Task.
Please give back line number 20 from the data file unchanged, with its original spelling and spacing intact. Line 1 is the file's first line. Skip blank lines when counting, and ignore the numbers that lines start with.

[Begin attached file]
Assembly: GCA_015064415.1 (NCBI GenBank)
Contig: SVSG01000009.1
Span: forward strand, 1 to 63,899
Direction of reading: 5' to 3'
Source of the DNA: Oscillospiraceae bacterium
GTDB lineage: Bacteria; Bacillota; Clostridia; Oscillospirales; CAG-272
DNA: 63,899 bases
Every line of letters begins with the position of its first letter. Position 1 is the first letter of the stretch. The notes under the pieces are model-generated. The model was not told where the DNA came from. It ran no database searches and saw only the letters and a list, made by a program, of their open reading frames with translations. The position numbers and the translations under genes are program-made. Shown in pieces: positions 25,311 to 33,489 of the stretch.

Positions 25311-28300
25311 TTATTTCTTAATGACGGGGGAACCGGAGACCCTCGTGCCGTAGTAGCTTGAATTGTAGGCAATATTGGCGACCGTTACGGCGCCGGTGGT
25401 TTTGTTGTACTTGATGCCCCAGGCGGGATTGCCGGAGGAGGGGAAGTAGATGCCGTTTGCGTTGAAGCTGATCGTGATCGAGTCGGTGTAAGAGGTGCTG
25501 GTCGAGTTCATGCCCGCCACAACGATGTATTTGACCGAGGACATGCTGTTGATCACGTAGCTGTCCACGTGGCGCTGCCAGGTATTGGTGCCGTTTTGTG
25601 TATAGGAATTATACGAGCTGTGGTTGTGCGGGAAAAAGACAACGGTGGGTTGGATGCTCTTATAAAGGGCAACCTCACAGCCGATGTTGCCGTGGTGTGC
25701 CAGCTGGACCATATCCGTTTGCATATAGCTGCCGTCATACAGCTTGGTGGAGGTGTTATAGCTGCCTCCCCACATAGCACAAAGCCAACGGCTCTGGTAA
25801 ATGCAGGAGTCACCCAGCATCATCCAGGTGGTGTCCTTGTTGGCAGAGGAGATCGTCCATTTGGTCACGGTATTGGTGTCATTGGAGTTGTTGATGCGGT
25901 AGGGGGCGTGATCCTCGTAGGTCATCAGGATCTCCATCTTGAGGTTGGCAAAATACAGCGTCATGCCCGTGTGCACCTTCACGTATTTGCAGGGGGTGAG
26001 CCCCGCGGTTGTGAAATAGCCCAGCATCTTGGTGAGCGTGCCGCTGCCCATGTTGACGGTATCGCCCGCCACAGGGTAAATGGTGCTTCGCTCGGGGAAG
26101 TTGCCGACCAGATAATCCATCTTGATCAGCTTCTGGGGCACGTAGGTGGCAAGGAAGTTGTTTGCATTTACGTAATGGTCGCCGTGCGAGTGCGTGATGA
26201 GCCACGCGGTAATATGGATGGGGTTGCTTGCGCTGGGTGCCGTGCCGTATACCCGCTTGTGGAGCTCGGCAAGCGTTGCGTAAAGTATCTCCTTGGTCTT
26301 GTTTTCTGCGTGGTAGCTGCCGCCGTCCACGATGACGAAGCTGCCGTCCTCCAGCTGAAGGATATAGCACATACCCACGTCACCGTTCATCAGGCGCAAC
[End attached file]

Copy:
26301 GTTTTCTGCGTGGTAGCTGCCGCCGTCCACGATGACGAAGCTGCCGTCCTCCAGCTGAAGGATATAGCACATACCCACGTCACCGTTCATCAGGCGCAAC